Original Instructor: Andy Johnston, Original Instructor: Will Rourk
Taught at in Fall 2020
Course Summary:
Taught at in Fall 2020
Course Summary:

This is the required course for the graduate Certificate in Digital Humanities. It entails participation in colloquia, sixty hours of experience participating in a research project uniting computation and humanities, and a portfolio.

Original Instructor: Alison Booth
Taught at in Spring 2020
Course Summary:

The antique past is a familiar point of reference for many artists and architects across time and place. Throughout western Europe and around the Mediterranean, the Roman past has been visible through archaeological remains, drawings, prints and texts although the use of the antique past in later art and architecture is often discussed exclusively with regard to what remains in Rome itself. Some, such as Hadrian’s Wall, has remained visible throughout time, while others such as Vindolanda have only been uncovered in the past century while still others, such as the Temple of Claudius provde the foundations for Colchester Castle. Stonework from over 20 individual monuments was embedded in Hexham Abbey and the Venerable Bede provides accounts of Roman remains in his 8th century History of the English People. This course will explore what was visible when throughout the region through a study of textual and visual evidence from the past with the aim of considering how more localized antique remains and their presentation may have influenced art and architectural production. Assigned readings will focus on the antique in England, with a particular interest in the medieval period but students will be free to develop research projects on any time period or place in relation to the classical past. This seminar is being offered in conjunction with a new digital humanities project which seeks to map information concerning the evidence for the antique past across time and place in Great Britain. The seminar will feature discussion of how to develop a digital humanities project using Design Thinking methodologies.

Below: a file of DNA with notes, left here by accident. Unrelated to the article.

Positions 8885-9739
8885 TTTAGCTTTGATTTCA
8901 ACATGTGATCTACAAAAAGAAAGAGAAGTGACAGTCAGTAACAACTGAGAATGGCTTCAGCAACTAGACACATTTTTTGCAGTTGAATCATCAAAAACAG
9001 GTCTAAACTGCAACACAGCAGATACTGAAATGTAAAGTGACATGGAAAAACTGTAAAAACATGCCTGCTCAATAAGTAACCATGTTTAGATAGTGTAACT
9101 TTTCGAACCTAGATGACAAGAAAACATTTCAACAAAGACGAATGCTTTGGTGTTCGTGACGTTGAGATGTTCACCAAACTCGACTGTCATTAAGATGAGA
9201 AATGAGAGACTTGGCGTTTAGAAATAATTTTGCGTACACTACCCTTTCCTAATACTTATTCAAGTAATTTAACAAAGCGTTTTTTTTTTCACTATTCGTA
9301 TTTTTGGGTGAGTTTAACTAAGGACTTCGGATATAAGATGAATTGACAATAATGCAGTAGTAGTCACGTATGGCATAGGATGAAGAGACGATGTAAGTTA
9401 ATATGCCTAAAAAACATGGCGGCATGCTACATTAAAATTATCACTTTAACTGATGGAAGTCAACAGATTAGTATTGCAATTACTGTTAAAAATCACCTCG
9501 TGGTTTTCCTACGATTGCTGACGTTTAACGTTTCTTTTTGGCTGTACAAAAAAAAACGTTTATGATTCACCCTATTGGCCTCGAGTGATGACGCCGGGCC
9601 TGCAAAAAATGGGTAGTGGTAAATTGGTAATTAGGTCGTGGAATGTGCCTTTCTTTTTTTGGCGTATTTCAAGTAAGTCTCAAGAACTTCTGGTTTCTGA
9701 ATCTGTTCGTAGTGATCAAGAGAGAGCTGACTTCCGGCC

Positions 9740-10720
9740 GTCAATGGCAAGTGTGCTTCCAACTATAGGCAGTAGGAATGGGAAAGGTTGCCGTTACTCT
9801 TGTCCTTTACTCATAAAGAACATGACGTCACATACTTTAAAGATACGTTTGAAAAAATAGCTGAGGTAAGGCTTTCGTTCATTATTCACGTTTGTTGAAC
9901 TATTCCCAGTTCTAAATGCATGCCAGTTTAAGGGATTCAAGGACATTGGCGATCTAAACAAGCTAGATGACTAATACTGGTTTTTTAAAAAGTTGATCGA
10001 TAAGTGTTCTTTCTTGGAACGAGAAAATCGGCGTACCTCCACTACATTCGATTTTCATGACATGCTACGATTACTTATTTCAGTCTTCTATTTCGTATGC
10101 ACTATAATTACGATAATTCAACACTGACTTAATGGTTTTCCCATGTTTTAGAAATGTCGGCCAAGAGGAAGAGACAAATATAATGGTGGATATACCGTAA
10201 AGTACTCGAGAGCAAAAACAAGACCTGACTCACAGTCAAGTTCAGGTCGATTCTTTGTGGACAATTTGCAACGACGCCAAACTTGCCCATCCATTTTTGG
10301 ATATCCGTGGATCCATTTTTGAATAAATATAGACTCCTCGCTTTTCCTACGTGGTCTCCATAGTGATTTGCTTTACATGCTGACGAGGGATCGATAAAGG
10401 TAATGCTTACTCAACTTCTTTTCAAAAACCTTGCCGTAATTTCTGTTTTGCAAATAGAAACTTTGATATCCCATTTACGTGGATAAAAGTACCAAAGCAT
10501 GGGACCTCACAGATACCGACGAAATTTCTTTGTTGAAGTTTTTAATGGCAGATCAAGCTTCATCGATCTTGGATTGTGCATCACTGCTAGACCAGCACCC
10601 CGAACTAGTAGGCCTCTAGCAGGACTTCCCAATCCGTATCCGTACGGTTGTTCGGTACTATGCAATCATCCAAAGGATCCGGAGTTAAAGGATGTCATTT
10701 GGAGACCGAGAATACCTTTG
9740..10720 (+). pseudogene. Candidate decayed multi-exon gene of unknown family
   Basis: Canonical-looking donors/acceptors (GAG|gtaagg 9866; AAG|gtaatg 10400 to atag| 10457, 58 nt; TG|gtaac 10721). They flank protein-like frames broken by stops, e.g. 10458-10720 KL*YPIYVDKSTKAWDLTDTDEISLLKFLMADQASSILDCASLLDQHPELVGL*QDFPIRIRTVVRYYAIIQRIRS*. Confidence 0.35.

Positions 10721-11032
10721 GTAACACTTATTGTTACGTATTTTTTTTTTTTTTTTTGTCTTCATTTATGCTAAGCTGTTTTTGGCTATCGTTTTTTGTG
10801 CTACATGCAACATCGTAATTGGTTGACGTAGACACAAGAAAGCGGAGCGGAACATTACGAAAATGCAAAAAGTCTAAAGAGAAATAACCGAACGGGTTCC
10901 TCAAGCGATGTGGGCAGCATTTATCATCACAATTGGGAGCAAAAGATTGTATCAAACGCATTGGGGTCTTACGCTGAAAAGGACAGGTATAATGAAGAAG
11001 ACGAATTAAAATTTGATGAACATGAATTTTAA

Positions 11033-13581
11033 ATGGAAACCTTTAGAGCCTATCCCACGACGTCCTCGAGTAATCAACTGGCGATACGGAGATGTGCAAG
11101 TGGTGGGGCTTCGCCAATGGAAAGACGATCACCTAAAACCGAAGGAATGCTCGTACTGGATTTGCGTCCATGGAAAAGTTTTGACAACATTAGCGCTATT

Requirements:

Class meetings will center on the discussion of related texts, websites, digital projects, short lectures and student presentations. Each student will be asked to give one major presentation (30 minutes) on a topic developed in conjunction with the instructor and develpp a digital project on the same topic using arcgis and Storymap. Several short assignments will also be given throughout the semester. .

Original Instructor: Lisa Reilly
Taught at University of Virginia in Fall 2020
discipline: Architectural History